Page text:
James Toback’s new film is aptly named: the thing’s all Mike Tyson. Banking on the intrinsic fascination inspired by his central figure, the filmmaker turns the mic over to the former heavyweight champion and builds his film entirely around the man’s personal testimony, give or take some well integrated bits of stock footage. Shooting for an intimate portrait of his subject rather than any sort of measured objectivity, Toback excises any counterbalancing voices from the project—his own included—and leaves the final word in every case with Tyson, even as the boxer exhibits a marked tendency toward self-contradiction.
Although this singularity of viewpoint has already inspired some measure of controversy (Amy Taubin’s accusations of Tyson making “libelous remarks” when he claims on camera that he was innocent of his rape charge), there seems to me nothing inherently wrong with such an approach. Toback simply presents the material and then leaves it up to the viewer to decide whether he wants to take everything his subject says at face value. And yet, despite the dynamic role that Tyson played in the popular consciousness in the late 1980s and early 1990s, both in and out of the ring, he seems here to be too insufficiently remarkable a figure to single-handedly carry a feature film, a man more fascinating when seen in the public light than as glimpsed in his private, confessional moments.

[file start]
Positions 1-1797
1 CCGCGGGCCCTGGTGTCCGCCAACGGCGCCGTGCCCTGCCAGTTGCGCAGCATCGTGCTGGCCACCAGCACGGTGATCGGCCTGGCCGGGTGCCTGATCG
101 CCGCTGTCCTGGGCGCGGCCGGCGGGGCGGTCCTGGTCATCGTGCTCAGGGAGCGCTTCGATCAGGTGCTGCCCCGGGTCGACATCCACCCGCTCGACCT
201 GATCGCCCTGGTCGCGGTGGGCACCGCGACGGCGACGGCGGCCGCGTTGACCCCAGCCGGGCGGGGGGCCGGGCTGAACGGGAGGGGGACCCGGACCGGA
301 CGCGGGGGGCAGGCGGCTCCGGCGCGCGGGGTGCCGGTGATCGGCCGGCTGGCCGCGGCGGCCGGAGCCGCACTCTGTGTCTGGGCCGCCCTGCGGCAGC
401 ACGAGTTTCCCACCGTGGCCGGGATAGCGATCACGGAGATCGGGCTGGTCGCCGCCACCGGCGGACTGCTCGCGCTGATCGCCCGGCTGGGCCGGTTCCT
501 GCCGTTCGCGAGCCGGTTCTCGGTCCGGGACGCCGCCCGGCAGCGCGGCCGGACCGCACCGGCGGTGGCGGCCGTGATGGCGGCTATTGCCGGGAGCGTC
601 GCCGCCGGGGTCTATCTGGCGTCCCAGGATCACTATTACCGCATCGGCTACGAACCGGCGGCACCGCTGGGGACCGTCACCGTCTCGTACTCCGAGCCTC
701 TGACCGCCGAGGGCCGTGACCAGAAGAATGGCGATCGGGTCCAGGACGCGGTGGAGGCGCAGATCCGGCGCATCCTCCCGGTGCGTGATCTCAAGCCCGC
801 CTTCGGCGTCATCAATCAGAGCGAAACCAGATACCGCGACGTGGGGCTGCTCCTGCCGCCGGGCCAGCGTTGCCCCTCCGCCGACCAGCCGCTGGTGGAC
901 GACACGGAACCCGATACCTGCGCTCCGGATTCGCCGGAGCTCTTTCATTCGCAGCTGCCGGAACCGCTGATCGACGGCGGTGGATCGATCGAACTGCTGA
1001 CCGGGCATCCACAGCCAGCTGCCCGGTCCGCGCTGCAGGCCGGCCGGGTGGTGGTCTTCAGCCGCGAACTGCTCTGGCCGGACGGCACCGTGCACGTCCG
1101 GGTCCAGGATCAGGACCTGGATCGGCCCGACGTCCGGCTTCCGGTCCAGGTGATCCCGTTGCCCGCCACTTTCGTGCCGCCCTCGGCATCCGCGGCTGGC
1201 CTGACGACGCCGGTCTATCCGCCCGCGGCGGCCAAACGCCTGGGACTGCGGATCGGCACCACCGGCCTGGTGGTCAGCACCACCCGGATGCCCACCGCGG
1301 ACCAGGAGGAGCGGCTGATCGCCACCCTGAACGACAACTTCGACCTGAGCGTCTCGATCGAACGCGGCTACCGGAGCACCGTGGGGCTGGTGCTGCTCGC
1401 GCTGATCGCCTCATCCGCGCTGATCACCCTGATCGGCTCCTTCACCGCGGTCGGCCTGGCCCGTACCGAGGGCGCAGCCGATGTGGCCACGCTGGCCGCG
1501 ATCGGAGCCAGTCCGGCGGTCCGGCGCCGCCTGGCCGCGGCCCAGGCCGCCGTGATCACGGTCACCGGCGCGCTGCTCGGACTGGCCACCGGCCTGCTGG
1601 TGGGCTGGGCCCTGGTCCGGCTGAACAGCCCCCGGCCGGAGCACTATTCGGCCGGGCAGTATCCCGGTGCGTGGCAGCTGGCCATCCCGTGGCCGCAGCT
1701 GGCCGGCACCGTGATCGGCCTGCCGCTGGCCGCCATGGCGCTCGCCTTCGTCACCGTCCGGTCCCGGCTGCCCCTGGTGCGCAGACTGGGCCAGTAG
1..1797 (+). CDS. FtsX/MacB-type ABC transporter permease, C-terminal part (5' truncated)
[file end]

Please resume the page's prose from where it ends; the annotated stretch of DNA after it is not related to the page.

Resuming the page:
Which is not to say that Tyson doesn’t register as a personality of some interest. Seated on a leather couch in his home, decked out in a striped silk shirt, the boxer reflects back frankly on his life and career, proceeding chronologically from early rise, jail sentence, comeback, and eventual loss of enthusiasm for his profession. What emerges is a man of some self-understanding, but little self-control, a man whose drive to succeed was tempered by great personal indulgence, a figure given to paranoia and terrifying outbursts of anger who eventually comes to isolate himself from everyone around him. But what seems vaguely enthralling at first eventually proves exhausting. As Tyson’s tortured syntax and questionable word choice veer ever closer to incoherence (a favorite misuse: skullduggery) and his outbursts grow more and more tiresome, if occasionally amusing (on Don King: “He would kill his mother for a dollar”), he ultimately registers less as a fascinating personality laid bare than a tiresome boor whose reserves of self-reflection have long ago been spent.
Which is perhaps why Toback resorts to a questionable aesthetic trickery to put forth Tyson’s discourse. Seemingly aiming for a kaleidoscopic portrait of his subject, Toback filters the boxer’s monologue through split screens, overlapping sound, and multiple angles, an approach that seems justified exactly once (when Tyson details how he spent much of his prison time talking to himself and the director multi-tracks the boxer’s voice) and which comes off as, at best, an organizational miscalculation and, at worst, a desperate attempt to cover up the insufficiency of his source material. If Iron Mike were truly as fascinatingly contradictory a figure as the filmmaker would like us to believe, then he obviously wouldn’t need to rely on this sort of amateurish editing room tomfoolery to tell us so. It would be nice to be able to say that Tyson deserves better than Toback gives him, but given the evidence of the current project, the possibilities for building a film around the consciousness of this particular subject seem rather limited indeed.